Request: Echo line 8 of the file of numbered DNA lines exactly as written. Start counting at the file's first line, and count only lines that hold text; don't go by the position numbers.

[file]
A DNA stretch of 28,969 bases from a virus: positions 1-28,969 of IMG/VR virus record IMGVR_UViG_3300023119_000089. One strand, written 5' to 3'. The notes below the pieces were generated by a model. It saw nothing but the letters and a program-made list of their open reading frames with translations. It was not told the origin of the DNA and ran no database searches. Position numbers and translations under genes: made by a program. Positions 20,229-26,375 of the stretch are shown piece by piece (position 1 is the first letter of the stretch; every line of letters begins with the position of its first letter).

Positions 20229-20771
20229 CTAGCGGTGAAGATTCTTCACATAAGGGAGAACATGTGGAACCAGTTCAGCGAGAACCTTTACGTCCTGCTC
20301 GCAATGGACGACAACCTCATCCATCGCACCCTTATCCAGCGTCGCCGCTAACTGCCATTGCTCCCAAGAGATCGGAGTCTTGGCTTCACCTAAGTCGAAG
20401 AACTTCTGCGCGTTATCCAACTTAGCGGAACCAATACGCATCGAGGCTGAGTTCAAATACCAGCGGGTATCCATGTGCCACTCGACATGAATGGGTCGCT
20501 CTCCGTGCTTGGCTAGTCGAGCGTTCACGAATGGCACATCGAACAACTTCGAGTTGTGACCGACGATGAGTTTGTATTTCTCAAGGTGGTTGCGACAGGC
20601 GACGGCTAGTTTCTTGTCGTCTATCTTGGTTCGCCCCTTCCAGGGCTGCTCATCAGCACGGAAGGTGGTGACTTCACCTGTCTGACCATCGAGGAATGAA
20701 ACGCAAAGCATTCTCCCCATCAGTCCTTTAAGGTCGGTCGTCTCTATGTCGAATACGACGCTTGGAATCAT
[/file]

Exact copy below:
20701 ACGCAAAGCATTCTCCCCATCAGTCCTTTAAGGTCGGTCGTCTCTATGTCGAATACGACGCTTGGAATCAT